The dusky kob is found in the Indo-West Pacific, from southeast Africa to India, Japan and Australia. Its wide range means that it is known by a number of different names – including jewfish (in Australia), and Japanese meagre. Dusky kob can reach up to 180 centimetres
in length, while the weight record is 75 kilograms. They are elongated in shape, and silvery grey in colour. Underwater, the dorsal surface may give off a bluish sheen, while the head often appears coppery. Dusky kob can be easily identified from other kob species by a row of small white spots along the lateral line. Adults favour inshore reefs, while juveniles are found in the surf zone. At around 30 centimetres, juvenile kob migrate into estuaries to feed, only returning to the ocean upon reaching maturity.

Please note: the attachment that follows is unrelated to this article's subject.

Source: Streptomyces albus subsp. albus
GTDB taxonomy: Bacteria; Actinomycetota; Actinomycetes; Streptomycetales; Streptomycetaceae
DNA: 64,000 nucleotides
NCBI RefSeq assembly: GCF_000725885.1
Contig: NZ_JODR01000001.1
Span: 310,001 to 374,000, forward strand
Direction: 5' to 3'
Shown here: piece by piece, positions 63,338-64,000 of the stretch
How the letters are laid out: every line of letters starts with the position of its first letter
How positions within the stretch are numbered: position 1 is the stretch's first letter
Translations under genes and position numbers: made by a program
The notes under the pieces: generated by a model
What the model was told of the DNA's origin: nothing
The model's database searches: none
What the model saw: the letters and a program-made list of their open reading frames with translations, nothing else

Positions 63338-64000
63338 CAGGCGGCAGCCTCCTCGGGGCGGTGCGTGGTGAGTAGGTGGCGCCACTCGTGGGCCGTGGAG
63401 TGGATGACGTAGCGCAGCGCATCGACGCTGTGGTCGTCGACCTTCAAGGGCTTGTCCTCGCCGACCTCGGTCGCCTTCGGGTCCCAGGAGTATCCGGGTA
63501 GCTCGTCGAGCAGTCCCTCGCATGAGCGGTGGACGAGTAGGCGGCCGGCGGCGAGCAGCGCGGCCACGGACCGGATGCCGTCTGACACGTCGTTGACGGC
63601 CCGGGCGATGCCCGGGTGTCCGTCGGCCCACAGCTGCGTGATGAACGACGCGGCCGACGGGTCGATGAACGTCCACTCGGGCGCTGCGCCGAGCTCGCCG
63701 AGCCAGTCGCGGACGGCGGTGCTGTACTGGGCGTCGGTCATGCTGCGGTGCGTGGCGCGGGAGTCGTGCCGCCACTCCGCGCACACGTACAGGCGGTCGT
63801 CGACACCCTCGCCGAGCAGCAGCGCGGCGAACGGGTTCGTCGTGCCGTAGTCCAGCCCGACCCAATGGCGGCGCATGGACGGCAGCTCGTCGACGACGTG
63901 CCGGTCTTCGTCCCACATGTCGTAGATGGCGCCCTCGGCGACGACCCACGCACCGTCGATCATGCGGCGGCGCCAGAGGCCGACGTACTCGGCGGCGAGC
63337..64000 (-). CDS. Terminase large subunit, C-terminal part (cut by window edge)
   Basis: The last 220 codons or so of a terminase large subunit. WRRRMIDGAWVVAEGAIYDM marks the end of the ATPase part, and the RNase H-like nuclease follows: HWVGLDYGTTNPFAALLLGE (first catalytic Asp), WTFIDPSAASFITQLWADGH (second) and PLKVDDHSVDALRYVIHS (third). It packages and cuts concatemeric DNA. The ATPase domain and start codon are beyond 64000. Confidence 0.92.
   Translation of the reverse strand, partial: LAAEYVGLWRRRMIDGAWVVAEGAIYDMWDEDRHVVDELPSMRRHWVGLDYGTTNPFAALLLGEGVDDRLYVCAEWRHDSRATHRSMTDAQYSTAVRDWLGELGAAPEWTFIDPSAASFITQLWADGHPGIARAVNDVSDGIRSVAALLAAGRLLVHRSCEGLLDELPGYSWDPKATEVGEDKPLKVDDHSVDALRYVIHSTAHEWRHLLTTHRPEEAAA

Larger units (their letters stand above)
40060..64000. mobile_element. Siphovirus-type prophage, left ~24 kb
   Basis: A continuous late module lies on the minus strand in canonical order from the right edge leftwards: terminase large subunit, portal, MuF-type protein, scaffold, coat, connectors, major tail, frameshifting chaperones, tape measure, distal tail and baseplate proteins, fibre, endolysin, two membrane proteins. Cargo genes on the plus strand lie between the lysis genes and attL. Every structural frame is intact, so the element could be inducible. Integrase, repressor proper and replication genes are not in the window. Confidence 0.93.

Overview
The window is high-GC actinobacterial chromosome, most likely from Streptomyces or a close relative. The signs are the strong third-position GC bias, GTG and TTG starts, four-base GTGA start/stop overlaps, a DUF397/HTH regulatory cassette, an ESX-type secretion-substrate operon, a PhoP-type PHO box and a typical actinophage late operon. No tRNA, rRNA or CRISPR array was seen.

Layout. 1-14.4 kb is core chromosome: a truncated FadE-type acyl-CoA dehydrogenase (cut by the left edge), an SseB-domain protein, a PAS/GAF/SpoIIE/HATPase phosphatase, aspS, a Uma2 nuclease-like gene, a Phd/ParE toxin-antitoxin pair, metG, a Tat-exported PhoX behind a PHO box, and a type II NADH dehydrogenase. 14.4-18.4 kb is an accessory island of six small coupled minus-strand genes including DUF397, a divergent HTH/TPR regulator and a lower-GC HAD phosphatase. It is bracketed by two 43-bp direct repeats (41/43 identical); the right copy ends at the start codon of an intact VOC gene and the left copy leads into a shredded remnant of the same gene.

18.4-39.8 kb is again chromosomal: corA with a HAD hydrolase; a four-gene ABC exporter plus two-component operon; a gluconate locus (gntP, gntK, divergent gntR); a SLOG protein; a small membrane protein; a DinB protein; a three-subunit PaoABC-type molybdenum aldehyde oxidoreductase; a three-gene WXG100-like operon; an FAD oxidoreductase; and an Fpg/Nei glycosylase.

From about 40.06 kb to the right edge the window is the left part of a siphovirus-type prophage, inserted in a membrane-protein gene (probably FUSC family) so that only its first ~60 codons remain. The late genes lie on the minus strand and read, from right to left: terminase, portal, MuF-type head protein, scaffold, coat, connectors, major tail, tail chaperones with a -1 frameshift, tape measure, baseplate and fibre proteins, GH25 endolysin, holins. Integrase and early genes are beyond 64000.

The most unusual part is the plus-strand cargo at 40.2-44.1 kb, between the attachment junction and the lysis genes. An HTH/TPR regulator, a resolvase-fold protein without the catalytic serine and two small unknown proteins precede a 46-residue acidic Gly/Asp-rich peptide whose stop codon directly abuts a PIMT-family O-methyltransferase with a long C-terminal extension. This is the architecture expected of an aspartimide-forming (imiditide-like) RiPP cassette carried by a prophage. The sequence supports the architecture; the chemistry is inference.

Squaretail kob are native to the Western Indian Ocean, and are found from Mozambique to Port Elizabeth in South Africa. Specimens have also been reported on the west coast of Madagascar. This species reaches up to 70 centimetres in length, although an
average of 40 centimetres is more common. They are silver in colour, with distinctive orange or yellow-tinged fins. Squaretail kob spawn during the cooler months, and juveniles favour areas with a sandy or muddy substrate. Upon reaching maturity, the fish move onto deeper reefs and are rarely seen inshore or in estuaries. Adult squaretail kob often form large shoals. They feed primarily on small, benthic fish, while juveniles prefer crustaceans. They are fished commercially and recreationally.